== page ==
• Brendan Gallagher finished with three points for the Montreal Canadiens as they handed the St. Louis Blues their first regulation loss of the season.
  • Rookie goalie Ilya Samsonov was amazing again for the Washington Capitals as they defeated the Dallas Stars. In his first two NHL starts Samsonov has allowed a total of two goals. He is the future of the position in The District.
  • Ilya Kovalchuk continued his strong start with another goal in the Kings’ 7-4 win over the Nashville Predators.
  • The Winnipeg Jets overcame an early 2-0 deficit against the Chicago Blackhawks to win in overtime on Mark Scheifele‘s second goal of the season. The Blackhawks remain winless.
  • Mark Stone, Will Carrier, and Max Pacioretty all had two points for the Vegas Golden Knights in their big 6-2 win over the Calgary Flames.
  • Semyon Varlamov picked up his first win as a member of the New York Islanders by stopping all three shootout shots against the Florida Panthers. He also made 35 saves through regulation and overtime.
  • Tanner Pearson scored a goal in regulation and then added the game-winning goal in the shootout for the Vancouver Canucks in their win over the Philadelphia Flyers.
  • The Boston Bruins’ top line was once again dominant as Brad Marchand and Patrice Bergeron both scored goals in a 3-0 win over the New Jersey Devils to keep them winless. Tuukka Rask was also brilliant again and has stopped 90 of the first 94 shots he has faced this season.

Highlights of the Night

It may have come in a losing effort but Kaapo Kakko‘s first NHL goal for the New York Rangers was a beautiful play.

Jacob De La Rose had one of the few highlights of the night for the Detroit Red Wings with this nice looking goal.

The Columbus Blue Jackets handed the Carolina Hurricanes their first loss of the season thanks to this great effort from Pierre-Luc Dubois.

The Colorado Avalanche improved to 4-0-0 on the season and it was new addition Andre Burakovsky scoring the game-winning goal for the second game in a row.

Blooper of the Night

There is really no other choice here, it has to be Jimmy Howard‘s gamble in Detroit that turned into a rather easy goal for the Toronto Maple Leafs.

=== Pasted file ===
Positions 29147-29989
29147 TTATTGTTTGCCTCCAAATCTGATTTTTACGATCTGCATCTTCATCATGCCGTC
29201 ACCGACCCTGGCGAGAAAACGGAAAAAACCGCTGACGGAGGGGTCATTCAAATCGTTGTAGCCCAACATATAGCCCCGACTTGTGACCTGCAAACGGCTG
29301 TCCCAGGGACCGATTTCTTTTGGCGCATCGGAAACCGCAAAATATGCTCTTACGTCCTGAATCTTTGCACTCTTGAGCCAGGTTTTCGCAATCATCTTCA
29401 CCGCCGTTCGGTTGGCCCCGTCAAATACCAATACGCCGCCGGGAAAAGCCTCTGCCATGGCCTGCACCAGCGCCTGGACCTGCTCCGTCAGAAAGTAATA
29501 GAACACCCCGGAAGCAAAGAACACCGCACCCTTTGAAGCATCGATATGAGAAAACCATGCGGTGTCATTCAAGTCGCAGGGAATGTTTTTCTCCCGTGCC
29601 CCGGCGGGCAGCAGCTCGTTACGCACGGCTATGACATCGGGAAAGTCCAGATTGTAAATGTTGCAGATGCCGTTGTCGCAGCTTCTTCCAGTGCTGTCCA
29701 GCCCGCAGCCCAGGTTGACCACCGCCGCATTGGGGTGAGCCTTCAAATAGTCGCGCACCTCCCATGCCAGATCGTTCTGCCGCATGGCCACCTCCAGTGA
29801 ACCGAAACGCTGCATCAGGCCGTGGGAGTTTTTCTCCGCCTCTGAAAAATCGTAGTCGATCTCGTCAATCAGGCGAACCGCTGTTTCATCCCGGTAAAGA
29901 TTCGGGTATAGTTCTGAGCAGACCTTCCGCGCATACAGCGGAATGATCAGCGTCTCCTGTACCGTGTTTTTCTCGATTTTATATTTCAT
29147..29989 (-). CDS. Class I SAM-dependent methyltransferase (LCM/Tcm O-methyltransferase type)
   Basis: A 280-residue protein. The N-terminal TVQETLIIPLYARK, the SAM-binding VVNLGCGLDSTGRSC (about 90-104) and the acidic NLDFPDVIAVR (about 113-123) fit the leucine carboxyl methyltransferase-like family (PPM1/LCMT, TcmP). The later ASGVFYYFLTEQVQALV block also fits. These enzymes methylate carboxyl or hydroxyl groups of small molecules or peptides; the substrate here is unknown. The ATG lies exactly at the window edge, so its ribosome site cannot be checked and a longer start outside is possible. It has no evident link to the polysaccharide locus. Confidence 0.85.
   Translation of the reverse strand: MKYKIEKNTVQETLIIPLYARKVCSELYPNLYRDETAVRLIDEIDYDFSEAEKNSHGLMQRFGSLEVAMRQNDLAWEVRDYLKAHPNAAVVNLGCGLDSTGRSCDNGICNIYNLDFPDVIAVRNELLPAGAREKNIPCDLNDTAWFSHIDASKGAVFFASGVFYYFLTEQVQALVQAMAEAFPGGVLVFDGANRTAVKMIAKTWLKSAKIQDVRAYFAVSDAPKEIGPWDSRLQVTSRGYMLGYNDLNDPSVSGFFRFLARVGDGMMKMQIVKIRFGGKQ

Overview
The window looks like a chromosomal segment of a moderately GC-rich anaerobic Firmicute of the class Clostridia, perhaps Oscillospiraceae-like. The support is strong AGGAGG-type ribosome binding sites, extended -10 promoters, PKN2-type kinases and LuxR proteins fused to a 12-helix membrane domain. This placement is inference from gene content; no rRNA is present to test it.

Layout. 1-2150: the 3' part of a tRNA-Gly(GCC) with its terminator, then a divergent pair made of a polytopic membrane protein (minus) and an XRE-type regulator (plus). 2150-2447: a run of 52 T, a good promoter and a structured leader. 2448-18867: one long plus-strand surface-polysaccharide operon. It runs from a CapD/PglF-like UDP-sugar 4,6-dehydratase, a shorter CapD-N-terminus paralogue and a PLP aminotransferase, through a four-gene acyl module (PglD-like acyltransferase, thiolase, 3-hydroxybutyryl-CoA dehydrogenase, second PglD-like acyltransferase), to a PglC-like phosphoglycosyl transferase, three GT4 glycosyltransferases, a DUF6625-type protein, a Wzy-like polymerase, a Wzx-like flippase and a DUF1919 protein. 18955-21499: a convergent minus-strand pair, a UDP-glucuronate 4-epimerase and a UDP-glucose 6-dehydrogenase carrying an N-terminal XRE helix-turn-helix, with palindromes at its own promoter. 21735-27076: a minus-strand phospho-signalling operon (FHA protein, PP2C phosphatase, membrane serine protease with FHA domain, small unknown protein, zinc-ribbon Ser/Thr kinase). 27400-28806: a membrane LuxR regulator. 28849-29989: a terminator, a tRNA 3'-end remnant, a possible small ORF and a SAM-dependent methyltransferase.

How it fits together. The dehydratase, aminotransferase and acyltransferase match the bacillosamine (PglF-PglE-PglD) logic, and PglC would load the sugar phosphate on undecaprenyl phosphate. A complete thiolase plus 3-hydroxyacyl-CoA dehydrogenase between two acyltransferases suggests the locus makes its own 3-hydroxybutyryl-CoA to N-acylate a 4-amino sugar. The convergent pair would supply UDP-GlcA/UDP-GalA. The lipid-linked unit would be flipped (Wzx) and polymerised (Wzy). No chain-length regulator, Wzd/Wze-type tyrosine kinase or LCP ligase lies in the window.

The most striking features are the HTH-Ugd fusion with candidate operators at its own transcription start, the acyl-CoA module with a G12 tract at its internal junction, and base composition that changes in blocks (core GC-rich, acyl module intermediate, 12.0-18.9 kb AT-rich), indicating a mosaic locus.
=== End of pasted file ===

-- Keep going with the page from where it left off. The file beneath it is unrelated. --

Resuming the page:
Rest in Peace

Factoids

  • The Capitals’ win against the Stars was their first regulation win in Dallas since the 1995 season. [NHL PR]
  • Phil Kessel played in his 1,000th NHL game on Saturday night, making him the third youngest active player to play in 1,000 games. [NHL PR]
  • Penguins goalie Matt Murray recorded his 100th career win on Saturday night, making him just the eight goalie since the 1966-67 season record 100 wins in 166 games or less. [NHL PR]
  • The Los Angeles Kings set a franchise record for fasted three goals, scoring three goals in 30 seconds during their win over the Nashville Predators. [NHL PR]
  • The Oilers are the first team in NHL history to come-from-behind to win each of their first five games of the season. [NHL PR]

Scores
Edmonton Oilers 4, New York Rangers 1
Ottawa Senators 4, Tampa Bay Lightning 2
Los Angeles Kings 7, Nashville Predators 4
Winnipeg Jets 3, Chicago Blackhawks 2 (OT)
Boston Bruins 3, New Jersey Devils 0
Montreal Canadiens 6, St. Louis Blues 3
Toronto Maple Leafs 5, Detroit Red Wings 2
New York Islanders 3, Florida Panthers 2 (SO)
Columbus Blue Jackets 3, Carolina Hurricanes 2
Washington Capitals 4, Dallas Stars 1
Pittsburgh Penguins 7, Minnesota Wild 4
Colorado Avalanche 3, Arizona Coyotes 2 (OT)
Vegas Golden Knights 6, Calgary Flames 2
Vancouver Canucks 3, Philadelphia Flyers 2 (SO)

MORE:
• Your 2019-20 NHL on NBC TV schedule

Adam Gretz is a writer for Pro Hockey Talk on NBC Sports. Drop him a line at phtblog@nbcsports.com or follow him on Twitter @AGretz.

NHL goaltenders getting concussions at an alarming rate

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Filip Chytil beat the last defender to the net, snapped the shot past Tuukka Rask and barreled over the goaltender he had just scored on.

Rask flipped his mask off, lay prone and needed assistance to get to his feet and to the Boston Bruins locker room. The goal counted and Chytil faced no repercussions.

Rask suffered a concussion.

”I think it’s brutal, but what can you do?” Rask said. ”The game’s so fast nowadays and space is limited. The guy’s driving wide and the D’s half a step late, then collisions happen.”

Those kinds of collisions are happening at an alarming rate over the past couple of seasons and goaltenders are getting hurt. Just two goaltenders were concussed in 2016-17, missing a total of 15 games, but over the past two seasons, 14 different goalies missed a total of 276 games with a concussion or head injury caused by everything from elbows and knees to pucks off their helmets.